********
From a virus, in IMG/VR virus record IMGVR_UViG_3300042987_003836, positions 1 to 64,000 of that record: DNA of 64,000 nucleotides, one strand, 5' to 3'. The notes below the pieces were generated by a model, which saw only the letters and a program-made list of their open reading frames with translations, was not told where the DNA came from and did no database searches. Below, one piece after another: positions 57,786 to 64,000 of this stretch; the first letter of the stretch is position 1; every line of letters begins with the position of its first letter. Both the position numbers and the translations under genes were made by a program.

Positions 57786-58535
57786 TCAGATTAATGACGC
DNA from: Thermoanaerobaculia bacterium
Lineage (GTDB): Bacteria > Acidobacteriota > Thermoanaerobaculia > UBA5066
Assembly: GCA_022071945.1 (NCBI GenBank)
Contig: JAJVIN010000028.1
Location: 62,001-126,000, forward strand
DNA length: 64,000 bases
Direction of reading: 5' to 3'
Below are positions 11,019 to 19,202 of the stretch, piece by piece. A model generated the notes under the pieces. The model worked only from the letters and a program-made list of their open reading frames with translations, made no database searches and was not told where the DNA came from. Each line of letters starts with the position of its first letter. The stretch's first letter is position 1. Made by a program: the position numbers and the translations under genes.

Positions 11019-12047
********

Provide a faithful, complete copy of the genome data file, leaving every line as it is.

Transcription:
From a virus, in IMG/VR virus record IMGVR_UViG_3300042987_003836, positions 1 to 64,000 of that record: DNA of 64,000 nucleotides, one strand, 5' to 3'. The notes below the pieces were generated by a model, which saw only the letters and a program-made list of their open reading frames with translations, was not told where the DNA came from and did no database searches. Below, one piece after another: positions 57,786 to 64,000 of this stretch; the first letter of the stretch is position 1; every line of letters begins with the position of its first letter. Both the position numbers and the translations under genes were made by a program.

Positions 57786-58535
57786 TCAGATTAATGACGC
DNA from: Thermoanaerobaculia bacterium
Lineage (GTDB): Bacteria > Acidobacteriota > Thermoanaerobaculia > UBA5066
Assembly: GCA_022071945.1 (NCBI GenBank)
Contig: JAJVIN010000028.1
Location: 62,001-126,000, forward strand
DNA length: 64,000 bases
Direction of reading: 5' to 3'
Below are positions 11,019 to 19,202 of the stretch, piece by piece. A model generated the notes under the pieces. The model worked only from the letters and a program-made list of their open reading frames with translations, made no database searches and was not told where the DNA came from. Each line of letters starts with the position of its first letter. The stretch's first letter is position 1. Made by a program: the position numbers and the translations under genes.

Positions 11019-12047